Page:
As if parents don't have enough to deal with once their teens' hormones start kicking in.
Apparently, “sexting” is the new flirting, according to some experts.
That's not completely surprising, considering teens are using cellphones more than ever.
But in 39 studies featuring more than 110,000 teens, researchers found that more than a quarter of teens (27.4%) have received a sext and 14.8% have sent one.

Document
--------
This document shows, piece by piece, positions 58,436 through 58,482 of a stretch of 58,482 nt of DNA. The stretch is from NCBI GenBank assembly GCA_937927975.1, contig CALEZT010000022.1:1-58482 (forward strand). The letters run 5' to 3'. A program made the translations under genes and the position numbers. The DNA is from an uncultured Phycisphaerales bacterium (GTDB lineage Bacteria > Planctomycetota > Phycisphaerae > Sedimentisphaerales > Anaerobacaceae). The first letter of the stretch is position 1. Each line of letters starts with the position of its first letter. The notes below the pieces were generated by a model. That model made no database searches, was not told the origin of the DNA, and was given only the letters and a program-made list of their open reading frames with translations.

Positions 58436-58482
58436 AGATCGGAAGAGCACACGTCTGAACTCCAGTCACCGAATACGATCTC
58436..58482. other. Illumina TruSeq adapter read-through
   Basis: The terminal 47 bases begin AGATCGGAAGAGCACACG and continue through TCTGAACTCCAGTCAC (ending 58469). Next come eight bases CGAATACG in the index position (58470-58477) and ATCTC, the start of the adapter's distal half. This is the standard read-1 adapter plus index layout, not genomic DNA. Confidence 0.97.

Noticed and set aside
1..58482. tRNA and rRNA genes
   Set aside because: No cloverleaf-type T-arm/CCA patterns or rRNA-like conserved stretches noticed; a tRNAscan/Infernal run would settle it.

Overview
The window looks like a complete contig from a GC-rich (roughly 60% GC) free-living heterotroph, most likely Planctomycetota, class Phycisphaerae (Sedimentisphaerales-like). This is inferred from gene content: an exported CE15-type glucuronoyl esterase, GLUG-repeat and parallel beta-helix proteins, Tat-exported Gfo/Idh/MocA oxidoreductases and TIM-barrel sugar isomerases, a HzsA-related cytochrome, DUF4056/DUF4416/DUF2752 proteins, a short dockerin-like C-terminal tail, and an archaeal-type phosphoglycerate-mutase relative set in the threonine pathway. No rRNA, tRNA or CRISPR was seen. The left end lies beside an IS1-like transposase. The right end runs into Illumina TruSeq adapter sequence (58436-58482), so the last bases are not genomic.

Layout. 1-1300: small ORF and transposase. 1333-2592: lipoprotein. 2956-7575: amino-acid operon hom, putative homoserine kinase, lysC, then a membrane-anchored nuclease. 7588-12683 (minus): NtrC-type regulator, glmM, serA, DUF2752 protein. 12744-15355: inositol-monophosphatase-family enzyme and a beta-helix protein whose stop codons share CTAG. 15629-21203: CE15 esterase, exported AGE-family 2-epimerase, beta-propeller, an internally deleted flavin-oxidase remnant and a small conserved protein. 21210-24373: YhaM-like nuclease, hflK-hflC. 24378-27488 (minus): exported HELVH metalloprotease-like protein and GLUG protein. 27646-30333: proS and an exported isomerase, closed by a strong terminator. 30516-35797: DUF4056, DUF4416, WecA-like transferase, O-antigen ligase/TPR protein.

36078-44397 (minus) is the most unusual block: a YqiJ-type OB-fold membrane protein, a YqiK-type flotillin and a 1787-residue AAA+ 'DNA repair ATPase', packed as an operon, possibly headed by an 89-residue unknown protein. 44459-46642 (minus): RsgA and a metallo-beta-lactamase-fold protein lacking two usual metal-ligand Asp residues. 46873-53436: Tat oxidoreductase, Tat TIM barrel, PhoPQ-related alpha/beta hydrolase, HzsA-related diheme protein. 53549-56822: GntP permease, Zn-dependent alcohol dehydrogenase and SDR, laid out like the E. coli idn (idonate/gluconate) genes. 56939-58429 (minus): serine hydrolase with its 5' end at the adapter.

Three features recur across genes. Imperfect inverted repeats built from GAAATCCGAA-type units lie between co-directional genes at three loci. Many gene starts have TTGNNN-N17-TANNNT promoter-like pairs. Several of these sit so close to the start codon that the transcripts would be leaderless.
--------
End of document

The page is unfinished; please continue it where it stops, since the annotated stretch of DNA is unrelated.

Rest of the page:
Boys and girls sext equally, but the older teens get, the more likely they are to be involved in sexting, the authors found.
And in some states, teens risk more than just embarrassment if the photos get out. Twenty-three states allow authorities to prosecute sexting between teens as the production of child pornography.
A conviction could send a teen to prison for up to 20 years and would land them on the sex offender registry.
The authors of the Pediatrics article suggest those laws should be changed when it comes to consensual sexting because the issue is better addressed at home, in schools and by health care professionals than by the legal system.